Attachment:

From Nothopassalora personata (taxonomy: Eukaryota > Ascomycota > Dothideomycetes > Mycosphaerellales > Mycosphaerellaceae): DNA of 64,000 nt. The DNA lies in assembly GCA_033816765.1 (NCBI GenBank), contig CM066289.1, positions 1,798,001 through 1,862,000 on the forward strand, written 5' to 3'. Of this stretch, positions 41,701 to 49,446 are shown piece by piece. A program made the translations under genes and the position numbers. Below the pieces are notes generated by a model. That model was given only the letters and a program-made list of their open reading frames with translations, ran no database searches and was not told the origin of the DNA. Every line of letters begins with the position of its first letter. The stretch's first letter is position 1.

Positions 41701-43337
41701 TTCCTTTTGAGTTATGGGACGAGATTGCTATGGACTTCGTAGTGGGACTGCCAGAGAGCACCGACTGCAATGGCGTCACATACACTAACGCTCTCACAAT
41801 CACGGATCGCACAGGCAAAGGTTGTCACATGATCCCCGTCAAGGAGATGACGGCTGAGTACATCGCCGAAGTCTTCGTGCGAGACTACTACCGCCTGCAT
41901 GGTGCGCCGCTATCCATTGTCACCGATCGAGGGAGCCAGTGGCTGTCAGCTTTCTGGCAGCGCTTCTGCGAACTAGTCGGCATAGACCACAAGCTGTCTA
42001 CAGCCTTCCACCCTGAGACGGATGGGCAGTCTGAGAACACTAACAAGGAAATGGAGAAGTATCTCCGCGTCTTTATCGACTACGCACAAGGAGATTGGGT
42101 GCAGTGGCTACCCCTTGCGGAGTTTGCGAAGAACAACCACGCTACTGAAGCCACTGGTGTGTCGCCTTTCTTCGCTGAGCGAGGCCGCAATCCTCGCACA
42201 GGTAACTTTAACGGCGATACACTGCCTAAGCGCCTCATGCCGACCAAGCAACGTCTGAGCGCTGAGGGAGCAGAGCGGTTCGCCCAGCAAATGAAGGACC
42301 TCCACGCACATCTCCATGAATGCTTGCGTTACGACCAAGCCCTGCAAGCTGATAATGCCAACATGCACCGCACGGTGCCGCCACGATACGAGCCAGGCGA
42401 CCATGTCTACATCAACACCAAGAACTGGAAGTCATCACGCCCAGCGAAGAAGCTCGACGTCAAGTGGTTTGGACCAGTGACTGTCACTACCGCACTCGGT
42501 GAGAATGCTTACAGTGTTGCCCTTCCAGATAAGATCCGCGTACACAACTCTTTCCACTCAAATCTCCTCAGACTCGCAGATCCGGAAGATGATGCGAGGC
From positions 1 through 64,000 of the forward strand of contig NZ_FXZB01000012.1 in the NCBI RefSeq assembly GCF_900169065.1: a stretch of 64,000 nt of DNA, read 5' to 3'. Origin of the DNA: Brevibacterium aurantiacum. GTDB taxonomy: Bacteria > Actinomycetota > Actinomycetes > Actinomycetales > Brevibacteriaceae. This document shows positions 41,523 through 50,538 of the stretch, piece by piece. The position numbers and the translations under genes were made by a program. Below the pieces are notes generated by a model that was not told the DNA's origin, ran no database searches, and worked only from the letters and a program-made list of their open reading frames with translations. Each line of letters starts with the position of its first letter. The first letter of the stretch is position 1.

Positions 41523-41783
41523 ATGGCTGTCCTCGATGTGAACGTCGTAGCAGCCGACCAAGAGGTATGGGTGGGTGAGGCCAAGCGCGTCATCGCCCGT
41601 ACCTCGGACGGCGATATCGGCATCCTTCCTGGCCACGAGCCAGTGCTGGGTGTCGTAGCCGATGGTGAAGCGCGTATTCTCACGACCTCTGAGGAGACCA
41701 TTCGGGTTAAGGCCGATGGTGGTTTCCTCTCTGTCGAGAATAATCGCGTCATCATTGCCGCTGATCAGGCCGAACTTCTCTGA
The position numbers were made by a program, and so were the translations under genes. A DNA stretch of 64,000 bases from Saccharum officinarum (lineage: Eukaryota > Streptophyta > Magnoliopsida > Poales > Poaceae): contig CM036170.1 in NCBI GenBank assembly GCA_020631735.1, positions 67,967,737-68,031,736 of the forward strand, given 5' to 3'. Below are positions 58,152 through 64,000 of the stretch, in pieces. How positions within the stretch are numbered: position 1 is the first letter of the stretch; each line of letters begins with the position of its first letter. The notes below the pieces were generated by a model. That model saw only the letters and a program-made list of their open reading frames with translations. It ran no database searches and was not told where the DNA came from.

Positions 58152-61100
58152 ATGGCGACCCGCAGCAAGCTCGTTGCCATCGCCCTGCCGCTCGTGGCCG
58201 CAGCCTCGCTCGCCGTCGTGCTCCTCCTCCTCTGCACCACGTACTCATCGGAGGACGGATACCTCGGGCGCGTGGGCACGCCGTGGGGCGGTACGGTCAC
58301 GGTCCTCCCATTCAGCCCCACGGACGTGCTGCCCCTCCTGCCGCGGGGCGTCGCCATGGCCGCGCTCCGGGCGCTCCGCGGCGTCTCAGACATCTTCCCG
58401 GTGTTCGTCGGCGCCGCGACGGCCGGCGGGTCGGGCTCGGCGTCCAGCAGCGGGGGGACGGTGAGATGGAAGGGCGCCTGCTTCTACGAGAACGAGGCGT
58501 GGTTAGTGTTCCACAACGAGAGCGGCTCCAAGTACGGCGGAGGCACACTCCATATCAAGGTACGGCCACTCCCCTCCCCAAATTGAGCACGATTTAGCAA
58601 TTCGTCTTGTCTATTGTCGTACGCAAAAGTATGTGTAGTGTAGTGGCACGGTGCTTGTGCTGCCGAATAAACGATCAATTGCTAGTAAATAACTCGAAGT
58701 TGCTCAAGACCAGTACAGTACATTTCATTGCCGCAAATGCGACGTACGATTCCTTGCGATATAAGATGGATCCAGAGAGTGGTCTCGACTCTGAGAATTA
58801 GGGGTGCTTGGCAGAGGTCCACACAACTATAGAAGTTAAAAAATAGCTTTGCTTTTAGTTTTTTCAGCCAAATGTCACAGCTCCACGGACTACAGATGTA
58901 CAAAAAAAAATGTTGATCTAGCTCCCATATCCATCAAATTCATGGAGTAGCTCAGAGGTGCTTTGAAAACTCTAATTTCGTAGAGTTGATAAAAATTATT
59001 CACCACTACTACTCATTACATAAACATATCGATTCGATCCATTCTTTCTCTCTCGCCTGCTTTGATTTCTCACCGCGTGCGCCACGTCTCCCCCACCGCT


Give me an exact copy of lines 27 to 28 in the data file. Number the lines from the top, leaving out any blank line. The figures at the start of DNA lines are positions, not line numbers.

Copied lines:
58901 CAAAAAAAAATGTTGATCTAGCTCCCATATCCATCAAATTCATGGAGTAGCTCAGAGGTGCTTTGAAAACTCTAATTTCGTAGAGTTGATAAAAATTATT
59001 CACCACTACTACTCATTACATAAACATATCGATTCGATCCATTCTTTCTCTCTCGCCTGCTTTGATTTCTCACCGCGTGCGCCACGTCTCCCCCACCGCT